Five people are playing poker, five others observe. Another person walks in and asks, what are the five people doing? One observer says, they’re playing poker. and describes the rules of the game. Another says, they’re engaging in a social ritual, and describes the context in which this occurs. Another observer says, they’re engaged in an exchange of wealth based on probability. Yet another observer says, they’re dealing out pieces of laminated paper to see which colors and numbers are congruent in a particular order. Finally, the fifth observer says, they are engaging in a process fundamental to human experience.

    The fifth observer is a metaphysician – he/she not only reflects on the game, but what the other observers have said.

    Only the observers necessarily incorporating probability in their description can offer some prediction as to what happens next in the game; but clearly there is something to be learned from all the observers, and even from the inquiring visitor.


  39. Hi SocraticGadfly,

    > DM I agree with Massimo.

    Good for you! It’s not that helpful though: I’ve tried to explain why Massimo’s position seems to me to contradict itself so what I’m looking for is an explanation of why it doesn’t.

    Hi Miramaxime,

    Really appreciate you stepping in to help me out. What you said about p-zombies seems about right but it doesn’t seem to be where Massimo is coming from.

    I’m not 100% sure I grasp your commentary on the “Hard Problem problem”. It seems that your point is to call its difficulty into question rather than its existence. We can decompose Chalmers’ Hard Problem thesis into the following claims:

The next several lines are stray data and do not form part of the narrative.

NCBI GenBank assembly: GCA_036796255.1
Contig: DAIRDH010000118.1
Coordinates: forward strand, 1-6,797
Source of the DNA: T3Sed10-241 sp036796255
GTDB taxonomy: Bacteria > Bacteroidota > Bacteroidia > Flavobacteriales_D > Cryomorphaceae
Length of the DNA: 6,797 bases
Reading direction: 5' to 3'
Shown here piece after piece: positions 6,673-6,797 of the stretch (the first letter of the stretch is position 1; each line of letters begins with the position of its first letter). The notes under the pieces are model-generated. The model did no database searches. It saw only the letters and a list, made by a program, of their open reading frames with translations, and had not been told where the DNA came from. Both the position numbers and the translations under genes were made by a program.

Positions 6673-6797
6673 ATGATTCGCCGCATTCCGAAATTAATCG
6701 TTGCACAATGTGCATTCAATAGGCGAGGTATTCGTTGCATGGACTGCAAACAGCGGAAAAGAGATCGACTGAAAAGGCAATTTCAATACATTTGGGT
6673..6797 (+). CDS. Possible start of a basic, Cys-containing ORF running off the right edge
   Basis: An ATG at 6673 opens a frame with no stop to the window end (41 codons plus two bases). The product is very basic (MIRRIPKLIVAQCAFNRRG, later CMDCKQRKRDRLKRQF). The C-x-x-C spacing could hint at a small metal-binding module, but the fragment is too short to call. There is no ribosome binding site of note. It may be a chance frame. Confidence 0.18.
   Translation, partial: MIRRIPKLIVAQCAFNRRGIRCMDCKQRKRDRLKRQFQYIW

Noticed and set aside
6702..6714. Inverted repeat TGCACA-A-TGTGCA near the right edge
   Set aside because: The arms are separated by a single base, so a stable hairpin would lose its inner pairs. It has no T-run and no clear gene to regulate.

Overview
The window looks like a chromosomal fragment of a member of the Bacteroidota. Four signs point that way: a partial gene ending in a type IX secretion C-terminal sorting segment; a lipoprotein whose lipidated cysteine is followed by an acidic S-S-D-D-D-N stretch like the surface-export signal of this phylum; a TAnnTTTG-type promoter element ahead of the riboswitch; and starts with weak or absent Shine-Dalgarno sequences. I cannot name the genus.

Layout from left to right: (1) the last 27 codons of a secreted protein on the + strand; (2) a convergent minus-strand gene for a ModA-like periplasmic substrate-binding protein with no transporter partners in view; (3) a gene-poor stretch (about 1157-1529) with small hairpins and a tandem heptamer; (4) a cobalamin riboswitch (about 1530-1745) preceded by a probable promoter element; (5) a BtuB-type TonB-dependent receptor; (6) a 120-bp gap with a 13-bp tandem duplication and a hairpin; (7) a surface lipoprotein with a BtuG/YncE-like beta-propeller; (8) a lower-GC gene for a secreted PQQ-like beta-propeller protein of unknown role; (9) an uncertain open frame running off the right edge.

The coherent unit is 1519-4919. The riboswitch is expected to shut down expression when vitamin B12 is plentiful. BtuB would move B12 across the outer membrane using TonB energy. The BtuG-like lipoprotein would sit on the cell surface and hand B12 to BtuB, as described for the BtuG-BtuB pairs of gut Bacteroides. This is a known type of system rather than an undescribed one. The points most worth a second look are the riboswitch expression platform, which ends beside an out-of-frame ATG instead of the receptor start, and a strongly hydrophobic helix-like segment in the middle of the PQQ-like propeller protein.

1) Once we have solved all the functional problems concerning the integration and processing of information in the brain, we are still in the dark as to what is required for real phenomenal consciousness
    2) This second problem is harder than the functional problems, being underdetermined by the physical facts.

    My focus has been on the first of these, being entirely confused as to how one can deny functionalism and maintain there is no Hard Problem. It seems your clarification is to point out that while non-functionalists should admit that Chalmers’ “Hard” Problem exists, they may deny that it is actually hard at all in Chalmers’ sense.

    If that is your point it is a good one and I thank you. Massimo, does that resolve the issue?

    Hi ejwinner,

    > P-zombies are logically possible in the same sense as it is logically possible to conceive a universe where gravity functions to repel masses.

    I don’t think so, because the idea is that P-zombies are physically just the same as humans. A universe where gravity repels mass is not physically just the same. To find an analogy to demonstrate the logical possibility of p-zombies one would have to find some property which could be different in a world which is entirely physically the same. I don’t agree that there is such a property: my example of the mass of the electron is only used to show that the form of the argument is legitimate and not to show that the premises are plausible. Per Chalmers’ argument, any such property would have to be non-physical, almost supernatural by definition.